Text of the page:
On Nostalgia and Getting Carried Away

“Remembrance of things past is not necessarily the remembrance of things as they were”.

-Marcel Proust

 Autumn is my favorite time of  year: the cool air, the fresh juicy apples, the vibrant leaves. It is crisp. It is clear. It is the perfect time to practice the art of being present. So why do I always get nostalgic during this season? It’s as if each falling leaf represents a past version of myself. Something about it makes me want to go on long walks and think about who I used to be and what my life used to look like.

There are various ways that I have learned to nurture this nostalgia. I listen to songs that make me cry. I look through old photos, reminiscing about good times with good friends and old boyfriends and past cities that I lived in long, long ago. Sometimes as I am walking under the clear blue sky with falling purple and yellow leaves all around me, the cool clean air kisses my cheek and reminds me of the long walks that I used to take with those same past loves in those same past cities.

There is something warm and sweet about nostalgia. It’s like a soft, cozy sweater- safe and wholesome. It has the power to remind us of the beauty that life holds, the beauty of our own past that has brought us to where we are.

Nostalgia can also carry us away. Like hot cocoa that is too sweet, it can make us thirsty, unsatisfied, and craving something different than what is currently there.

Milan Kundera, one of my favorite novelists writes:

 “The Greek word for “return” is nostos.  Algos means “suffering”.  So nostalgia is the suffering caused by an unappeased yearning to return”

 What is it that we hope to return to in those moments of nostalgia? Is it that lover? Is it that city? Is it the way we used to be when we were younger? Was life easier? What is better? Were those walks we went on 10 years ago more lovely than the ones we take now? Were the leaves brighter then? Was the sky bluer?

Perhaps it is simply that the suffering of our past has been forgotten and we are left with the memory of the sweet without the bitter.

The present moment is hard to be in because it is filled with discomfort- the noisy city, the cold air, the tiny cramped apartment, the stomachache, and the lingering tension after an argument with someone you love.  The present has the capacity to make us suffer RIGHT NOW. So, it’s easier to take a hit of nostalgia. You just put on your headphones, listen to Bob Dylan singing about the North Country and suddenly your veins are full of hazy sweet memories.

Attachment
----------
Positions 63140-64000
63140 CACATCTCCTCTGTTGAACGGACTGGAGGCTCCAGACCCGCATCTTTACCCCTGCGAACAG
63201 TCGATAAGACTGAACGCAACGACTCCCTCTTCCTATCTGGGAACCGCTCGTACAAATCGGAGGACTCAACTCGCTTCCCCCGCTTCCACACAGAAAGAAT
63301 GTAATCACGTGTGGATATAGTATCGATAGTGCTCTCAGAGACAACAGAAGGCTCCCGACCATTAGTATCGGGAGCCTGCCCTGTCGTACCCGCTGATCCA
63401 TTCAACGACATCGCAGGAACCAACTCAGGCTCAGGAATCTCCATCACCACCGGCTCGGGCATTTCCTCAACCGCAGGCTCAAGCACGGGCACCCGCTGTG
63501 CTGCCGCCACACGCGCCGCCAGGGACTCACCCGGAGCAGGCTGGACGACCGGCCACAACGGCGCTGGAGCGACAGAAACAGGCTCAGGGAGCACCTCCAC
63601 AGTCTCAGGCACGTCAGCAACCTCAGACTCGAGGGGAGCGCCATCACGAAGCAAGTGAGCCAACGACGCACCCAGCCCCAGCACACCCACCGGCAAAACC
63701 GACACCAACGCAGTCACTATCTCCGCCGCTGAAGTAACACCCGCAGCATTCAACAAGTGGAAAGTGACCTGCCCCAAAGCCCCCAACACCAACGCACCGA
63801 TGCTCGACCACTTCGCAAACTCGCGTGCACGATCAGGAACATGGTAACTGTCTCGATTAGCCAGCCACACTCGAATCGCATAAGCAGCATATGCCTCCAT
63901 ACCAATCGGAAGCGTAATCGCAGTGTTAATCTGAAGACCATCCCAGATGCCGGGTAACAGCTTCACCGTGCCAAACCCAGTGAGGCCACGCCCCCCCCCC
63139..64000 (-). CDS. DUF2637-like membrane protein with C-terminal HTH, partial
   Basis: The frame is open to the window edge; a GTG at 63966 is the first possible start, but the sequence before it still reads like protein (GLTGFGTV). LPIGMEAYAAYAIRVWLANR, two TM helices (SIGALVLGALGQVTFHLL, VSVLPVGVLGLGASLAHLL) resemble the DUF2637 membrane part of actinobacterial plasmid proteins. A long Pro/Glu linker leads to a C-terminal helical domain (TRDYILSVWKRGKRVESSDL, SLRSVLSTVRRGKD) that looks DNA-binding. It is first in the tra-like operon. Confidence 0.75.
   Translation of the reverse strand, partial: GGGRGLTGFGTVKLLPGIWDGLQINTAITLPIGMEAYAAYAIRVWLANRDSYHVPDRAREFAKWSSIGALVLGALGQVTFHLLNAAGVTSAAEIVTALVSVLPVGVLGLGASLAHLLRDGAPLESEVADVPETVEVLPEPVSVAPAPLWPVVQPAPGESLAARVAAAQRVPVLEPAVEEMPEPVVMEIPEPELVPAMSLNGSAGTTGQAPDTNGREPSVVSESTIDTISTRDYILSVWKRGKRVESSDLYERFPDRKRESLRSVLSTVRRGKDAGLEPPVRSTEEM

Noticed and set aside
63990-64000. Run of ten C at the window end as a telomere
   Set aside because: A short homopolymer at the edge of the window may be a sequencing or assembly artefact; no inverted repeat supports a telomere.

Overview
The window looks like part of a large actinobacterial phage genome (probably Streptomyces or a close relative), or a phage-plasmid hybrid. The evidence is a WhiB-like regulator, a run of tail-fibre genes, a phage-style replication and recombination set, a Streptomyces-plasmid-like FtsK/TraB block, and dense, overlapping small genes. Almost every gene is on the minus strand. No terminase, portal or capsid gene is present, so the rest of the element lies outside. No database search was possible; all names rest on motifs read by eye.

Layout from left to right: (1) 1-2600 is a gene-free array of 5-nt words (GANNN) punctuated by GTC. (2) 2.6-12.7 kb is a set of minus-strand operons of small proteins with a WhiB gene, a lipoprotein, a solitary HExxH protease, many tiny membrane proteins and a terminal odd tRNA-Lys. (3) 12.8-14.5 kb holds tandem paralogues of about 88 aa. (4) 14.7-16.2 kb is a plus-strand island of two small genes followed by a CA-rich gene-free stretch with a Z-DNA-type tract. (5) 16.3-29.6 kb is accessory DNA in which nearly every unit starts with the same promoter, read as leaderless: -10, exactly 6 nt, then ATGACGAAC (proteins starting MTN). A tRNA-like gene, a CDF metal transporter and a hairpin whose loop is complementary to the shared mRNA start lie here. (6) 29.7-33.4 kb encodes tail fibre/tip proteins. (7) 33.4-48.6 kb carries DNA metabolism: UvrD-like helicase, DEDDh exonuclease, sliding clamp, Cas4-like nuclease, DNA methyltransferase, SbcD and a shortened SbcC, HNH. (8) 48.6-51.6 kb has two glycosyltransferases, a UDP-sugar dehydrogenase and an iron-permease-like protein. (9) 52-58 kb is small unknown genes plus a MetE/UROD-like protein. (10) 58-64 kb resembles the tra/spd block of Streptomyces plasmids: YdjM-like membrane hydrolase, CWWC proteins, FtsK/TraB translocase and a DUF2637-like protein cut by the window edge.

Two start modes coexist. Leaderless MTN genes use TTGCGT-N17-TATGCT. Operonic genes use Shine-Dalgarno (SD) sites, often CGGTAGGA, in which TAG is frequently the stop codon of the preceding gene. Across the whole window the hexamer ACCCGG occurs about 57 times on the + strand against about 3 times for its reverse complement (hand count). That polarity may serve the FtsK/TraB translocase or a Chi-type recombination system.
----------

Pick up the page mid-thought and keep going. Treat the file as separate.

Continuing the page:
It takes work to be present. It takes perseverance and dedication to return again and again to what’s right in front of us. Being present requires that we meet the noise, the cold air, the tension in our bodies and minds, the fear of discomfort and everything else without running away, without pulling the sweater of nostalgia on to keep us warm and seemingly safe.

Listen, I am all for long walks and listening to sad music. So, do it and revel in it. It is part of being human and it is lovely. But, if you are up for a challenge follow the steps below and enjoy this beautiful season as it is now, before it’s gone:


 Walking Autumn Mediation:

  1. Prep: put on your shoes, a warm sweater, and leave your phone and wallet and headphones at home. You won’t need them.
  2. Start walking in whatever direction seems interesting. If you ask yourself why it is interesting to you, don’t try to answer. Just walk.
  3. Notice how your body feels. Where does the weight land in your feet? Your heel bone? Your toes? Don’t fix it. Just keep walking the way that you do.
  4. Notice to the texture of the ground that you walk on. Is it hard or soft?
  5. What does the air feel like on your skin? What sounds do you hear? What do you see? Notice the desire to reach for your phone and take a photo of the yellow leaves or a selfie of you practicing mindfulness. Witness these things and then let them go.
  6. Keep walking in any direction that is interesting. Be willing to change your mind and change direction.  Don’t be too concerned with why you changed your mind.
  7. As you walk, notice what you are thinking about. Are you thinking about somebody? Are you thinking about a past conversation or experience that you had? Are you planning the rest of your day or week? Are you thinking about a future experience that you hope to either have or avoid? Be curious about your thoughts, but don’t dwell there for too long.
  8. Come back to this moment. Notice the air on your skin. The weight of your body as it moves through space. Let the thoughts come and then let the thoughts go.
  9. Repeat steps 2- 7 until you are tired or until life requires you return home to your phone and your wallet. They will be right where you left them.